Tullibody is a small town of approximately 8,500 residents , in Clackmannanshire in central Scotland. The nearest large towns are Alloa (2 miles) and Stirling (5 miles).
Tullibody is a former mining town, although neither that industry nor any other major employers have a presence in the town, with many of the residents now commuting to Stirling and Alloa to work. Since the late 1990s and early 2000s, there has been a rapid expansion in housebuilding in the town, with 400 new houses built on the north side of the village in the last 5 years.
The town has 4 primary schools - St. Bernadette's, Abercromby, Banchory and St. Serf's - with young people also attending the local high schools including Lornshill Academy, St. Modan's, Alloa Academy and Alva Academy.
Lieutenant-General Sir Ralph Abercromby, KCB (sometimes spelled Abercrombie) (7 October 1734 – 28 March 1801) was a British lieutenant-general noted for his services during the Napoleonic Wars. Tullibody – One of the oldest villages in Scotland. We now know that the first peoples were living in this very area.
Tullibody looked very different in those days as it was a peninsula, surrounded by water.
The early people worshipped the sun and it is now known that Tullibody War Memorial stone formed part of a Druid Circle.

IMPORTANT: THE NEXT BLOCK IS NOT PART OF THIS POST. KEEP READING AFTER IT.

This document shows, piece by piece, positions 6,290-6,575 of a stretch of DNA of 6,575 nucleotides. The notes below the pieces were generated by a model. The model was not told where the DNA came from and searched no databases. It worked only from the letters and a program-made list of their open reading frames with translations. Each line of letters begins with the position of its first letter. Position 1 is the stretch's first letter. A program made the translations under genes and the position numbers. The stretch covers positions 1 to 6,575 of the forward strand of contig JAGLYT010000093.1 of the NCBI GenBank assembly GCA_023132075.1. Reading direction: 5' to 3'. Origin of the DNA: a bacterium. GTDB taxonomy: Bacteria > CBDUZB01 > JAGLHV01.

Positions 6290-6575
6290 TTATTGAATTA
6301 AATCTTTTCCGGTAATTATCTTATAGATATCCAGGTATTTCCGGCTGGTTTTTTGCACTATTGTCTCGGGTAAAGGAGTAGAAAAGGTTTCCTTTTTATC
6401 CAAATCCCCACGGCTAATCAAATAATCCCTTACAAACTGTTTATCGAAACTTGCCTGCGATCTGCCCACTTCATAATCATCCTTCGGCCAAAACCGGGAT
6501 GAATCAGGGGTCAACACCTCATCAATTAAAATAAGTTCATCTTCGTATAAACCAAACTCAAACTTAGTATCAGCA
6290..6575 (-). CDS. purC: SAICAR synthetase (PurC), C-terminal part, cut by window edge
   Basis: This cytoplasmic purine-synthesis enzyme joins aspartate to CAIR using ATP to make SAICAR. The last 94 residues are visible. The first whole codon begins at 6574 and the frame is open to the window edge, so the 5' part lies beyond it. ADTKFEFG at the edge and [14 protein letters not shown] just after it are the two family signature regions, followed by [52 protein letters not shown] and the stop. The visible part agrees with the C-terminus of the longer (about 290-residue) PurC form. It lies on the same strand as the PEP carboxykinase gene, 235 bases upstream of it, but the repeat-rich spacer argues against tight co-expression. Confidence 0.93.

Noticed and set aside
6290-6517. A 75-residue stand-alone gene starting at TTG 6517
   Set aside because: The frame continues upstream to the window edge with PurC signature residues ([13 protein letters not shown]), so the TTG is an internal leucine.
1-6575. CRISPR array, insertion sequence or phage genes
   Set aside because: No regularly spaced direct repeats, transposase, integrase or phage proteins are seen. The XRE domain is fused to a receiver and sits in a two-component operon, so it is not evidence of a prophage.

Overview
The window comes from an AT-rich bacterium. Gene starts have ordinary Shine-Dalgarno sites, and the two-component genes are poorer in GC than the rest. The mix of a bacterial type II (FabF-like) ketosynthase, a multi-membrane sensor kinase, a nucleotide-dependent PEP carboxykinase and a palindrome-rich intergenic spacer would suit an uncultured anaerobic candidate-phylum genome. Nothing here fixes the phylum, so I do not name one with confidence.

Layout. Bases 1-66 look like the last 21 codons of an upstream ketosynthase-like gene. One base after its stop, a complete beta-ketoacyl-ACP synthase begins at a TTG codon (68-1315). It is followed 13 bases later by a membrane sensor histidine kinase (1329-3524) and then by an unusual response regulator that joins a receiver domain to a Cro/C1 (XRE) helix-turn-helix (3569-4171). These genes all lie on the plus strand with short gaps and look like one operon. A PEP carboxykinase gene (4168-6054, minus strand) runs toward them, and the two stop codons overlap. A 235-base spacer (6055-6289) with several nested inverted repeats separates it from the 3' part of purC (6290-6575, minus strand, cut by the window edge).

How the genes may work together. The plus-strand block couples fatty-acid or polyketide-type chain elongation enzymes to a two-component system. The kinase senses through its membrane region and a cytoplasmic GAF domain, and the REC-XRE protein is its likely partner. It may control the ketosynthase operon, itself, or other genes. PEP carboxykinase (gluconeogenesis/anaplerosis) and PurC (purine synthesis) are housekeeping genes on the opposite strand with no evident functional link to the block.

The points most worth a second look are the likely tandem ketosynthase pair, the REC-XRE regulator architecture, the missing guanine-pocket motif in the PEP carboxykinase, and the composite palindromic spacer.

The smaller stones were removed in the late 1700s. We know very little about these early people but other areas of Scotland have found many artefacts showing that they hunted and gathered food from the land and sea.
On Braehead Golf Course, the greenkeepers found a shell midden. One of the few found on the north side of the Forth. It contained shell remains of mussels, scallops and cockles dating back to 4000 BC.
The Romans were in the area during the first few centuries AD and in fact there was a Roman camp and a ford across the Forth, along at Manor.
It is thought that St. Serf first set up a church on the site of its present Auld Kirk in the 5th century when Christianity was brought over from Ireland. Folklore states that Kenneth MacAlpin, King of Scots, amassed his army on Baingle Brae before he fought and subdued the Picts. Certainly there was a standing stone on the main road to Stirling (near the Catholic church) until the early 1900s when it is then reported to have been demolished to make ready for the road upgrading.
David I of Scotland was responsible for Tullibody’s claim to fame when in 1149 he granted the lands and fishing rights to Cambuskenneth Abbey and it was then that The Auld Kirk was erected, where it still stands today. Until 1600 the religion was Cathlolic but then became Protestant. Tullibody has been served well, being the Parish Church until that time when it lost its celebrity status and Alloa took the title. The Abercrombys made The Auld Kirk their family vault.
Edward I of England, in his attempt to subdue the Scots in 1306 reportedly tried to build a castle in Tullibody, on the hill behind the Delph Pond. As it would have been of wooden construction, no one has ever found any proof.